In "Silver Surfer" #10, "Slott and the Allreds continue to breathe life into a character who is far too easily made stale."
In G. Willow Wilson and Takeshi Miyazawa's "Ms. Marvel" #13, "Kamala is that rare comic book teenager who actually feels like a real teenager.
Mark Buckingham, Skottie Young & Hannah Christenson give David Petersen's "Mouse Guard: Legends of the Guard" Vol. 3 #1 "a sense of wonder and adventure."
Soule and Saiz's "Swamp Thing" #40 is "a creative goldmine of talent."
Mark Waid and Chris Samnee's "Daredevil" #13 "is the sort of superhero comic that makes you wish that all within the genre were as well-crafted."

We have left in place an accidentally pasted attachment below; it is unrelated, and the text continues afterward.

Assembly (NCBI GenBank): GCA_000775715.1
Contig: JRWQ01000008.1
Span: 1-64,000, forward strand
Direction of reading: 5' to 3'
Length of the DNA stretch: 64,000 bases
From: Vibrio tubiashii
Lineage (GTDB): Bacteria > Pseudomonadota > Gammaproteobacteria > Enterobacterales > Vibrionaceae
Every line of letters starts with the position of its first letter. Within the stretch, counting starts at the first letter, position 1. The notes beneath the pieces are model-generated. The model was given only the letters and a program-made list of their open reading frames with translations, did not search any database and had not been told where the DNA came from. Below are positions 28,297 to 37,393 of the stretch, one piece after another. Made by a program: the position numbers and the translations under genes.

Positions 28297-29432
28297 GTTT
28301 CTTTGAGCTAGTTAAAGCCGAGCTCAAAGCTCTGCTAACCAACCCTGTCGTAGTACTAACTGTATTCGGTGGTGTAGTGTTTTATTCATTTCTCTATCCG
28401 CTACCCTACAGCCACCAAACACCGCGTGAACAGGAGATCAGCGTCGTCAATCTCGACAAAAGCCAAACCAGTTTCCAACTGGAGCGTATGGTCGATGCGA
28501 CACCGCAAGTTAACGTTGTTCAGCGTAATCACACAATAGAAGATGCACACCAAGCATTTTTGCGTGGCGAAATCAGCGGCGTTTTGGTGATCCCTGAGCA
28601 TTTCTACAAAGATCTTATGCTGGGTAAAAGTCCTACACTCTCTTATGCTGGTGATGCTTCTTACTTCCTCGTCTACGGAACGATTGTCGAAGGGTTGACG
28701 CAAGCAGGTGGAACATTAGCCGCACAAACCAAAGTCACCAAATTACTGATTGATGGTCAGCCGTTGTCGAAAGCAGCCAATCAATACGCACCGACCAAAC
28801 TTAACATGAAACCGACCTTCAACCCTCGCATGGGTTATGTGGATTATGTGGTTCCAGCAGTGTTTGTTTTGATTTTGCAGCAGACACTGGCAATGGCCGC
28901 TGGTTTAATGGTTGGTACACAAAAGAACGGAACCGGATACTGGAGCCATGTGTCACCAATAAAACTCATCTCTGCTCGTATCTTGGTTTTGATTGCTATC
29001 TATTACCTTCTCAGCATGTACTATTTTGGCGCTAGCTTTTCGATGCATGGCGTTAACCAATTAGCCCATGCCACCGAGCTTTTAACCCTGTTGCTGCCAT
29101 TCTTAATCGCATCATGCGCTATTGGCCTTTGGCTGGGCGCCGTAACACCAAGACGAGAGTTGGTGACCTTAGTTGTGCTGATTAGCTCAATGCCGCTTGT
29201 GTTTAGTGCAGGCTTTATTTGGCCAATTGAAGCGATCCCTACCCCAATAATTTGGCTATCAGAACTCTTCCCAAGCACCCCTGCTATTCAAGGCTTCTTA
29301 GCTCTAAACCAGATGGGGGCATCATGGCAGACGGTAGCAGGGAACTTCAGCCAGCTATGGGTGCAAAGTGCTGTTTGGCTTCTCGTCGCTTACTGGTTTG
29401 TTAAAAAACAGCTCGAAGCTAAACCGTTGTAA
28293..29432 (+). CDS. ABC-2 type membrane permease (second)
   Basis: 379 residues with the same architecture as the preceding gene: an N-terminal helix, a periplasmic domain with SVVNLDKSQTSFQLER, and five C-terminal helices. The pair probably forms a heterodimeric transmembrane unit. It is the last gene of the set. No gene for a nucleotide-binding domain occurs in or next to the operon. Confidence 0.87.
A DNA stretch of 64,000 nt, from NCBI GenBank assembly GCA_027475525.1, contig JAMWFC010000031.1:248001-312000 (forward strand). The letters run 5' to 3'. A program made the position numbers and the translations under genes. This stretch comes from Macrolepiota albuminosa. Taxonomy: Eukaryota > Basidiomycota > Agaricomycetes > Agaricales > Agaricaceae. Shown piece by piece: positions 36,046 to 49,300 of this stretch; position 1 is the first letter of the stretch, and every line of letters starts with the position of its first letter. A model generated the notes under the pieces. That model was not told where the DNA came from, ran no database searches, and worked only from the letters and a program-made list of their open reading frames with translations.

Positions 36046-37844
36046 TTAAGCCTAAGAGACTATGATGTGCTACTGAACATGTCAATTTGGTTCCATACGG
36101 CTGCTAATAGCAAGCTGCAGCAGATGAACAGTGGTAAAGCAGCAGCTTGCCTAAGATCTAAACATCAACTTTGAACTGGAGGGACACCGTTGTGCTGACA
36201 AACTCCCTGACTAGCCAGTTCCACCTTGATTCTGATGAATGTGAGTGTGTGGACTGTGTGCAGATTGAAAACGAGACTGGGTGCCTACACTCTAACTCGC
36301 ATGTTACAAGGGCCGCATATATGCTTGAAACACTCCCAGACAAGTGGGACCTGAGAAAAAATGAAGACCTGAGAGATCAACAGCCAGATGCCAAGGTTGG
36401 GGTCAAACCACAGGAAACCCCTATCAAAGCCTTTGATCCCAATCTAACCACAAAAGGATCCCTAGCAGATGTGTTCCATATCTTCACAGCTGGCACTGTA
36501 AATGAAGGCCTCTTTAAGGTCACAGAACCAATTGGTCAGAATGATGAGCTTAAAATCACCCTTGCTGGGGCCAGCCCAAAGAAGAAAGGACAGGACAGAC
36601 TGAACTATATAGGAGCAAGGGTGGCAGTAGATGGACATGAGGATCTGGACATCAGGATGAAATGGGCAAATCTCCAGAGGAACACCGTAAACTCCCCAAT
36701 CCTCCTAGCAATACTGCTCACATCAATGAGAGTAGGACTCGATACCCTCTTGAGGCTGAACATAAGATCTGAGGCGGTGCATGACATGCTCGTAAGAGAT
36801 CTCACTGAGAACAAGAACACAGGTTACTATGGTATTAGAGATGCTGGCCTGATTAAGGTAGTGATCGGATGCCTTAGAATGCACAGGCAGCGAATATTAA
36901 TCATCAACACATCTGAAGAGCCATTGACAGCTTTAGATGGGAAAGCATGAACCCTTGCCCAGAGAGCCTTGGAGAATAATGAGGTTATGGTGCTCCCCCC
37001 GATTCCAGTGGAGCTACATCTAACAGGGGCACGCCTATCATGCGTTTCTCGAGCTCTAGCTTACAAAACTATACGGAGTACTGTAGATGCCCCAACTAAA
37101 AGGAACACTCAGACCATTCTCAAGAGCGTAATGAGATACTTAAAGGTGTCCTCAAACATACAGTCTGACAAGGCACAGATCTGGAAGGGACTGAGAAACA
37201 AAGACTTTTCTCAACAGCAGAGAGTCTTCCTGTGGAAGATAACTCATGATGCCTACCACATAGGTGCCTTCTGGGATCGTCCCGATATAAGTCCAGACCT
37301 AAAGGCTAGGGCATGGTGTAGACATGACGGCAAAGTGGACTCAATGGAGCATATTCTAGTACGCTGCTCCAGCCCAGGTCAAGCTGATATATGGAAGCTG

Cloonan, Fletcher and Kerschl's "Gotham Academy" #5 "is the sort of strong, inventive, fun series that the big publishers should be backing."
Wilson and Alphona's "Ms. Marvel" #11 "revels in the ridiculousness of the Marvel Universe."
As Fraction, Aja and Hollingsworth's "Hawkeye" hurtles towards its conclusion, its penultimate issue is "chaotic," "violent," and "awe-inspiring."
Jim Gordon is the new caped crusader in "Batman" #41, as Scott Synder, Greg Capullo and Danny Miki walk us through Gordon's decision to take over the role and an early run out in the suit.
Brian Hurtt steps into the driver's seat for "The Sixth Gun: Valley of Death" #1, as he and A.C. Zamudio journey into the past before the Six have gone on the move, but equally dangerous things still lurk.
Rob Liefeld and Matt Horak's biblical adventure kicks off in "The Covenant" #1, but its ambition sadly outreaches its reality.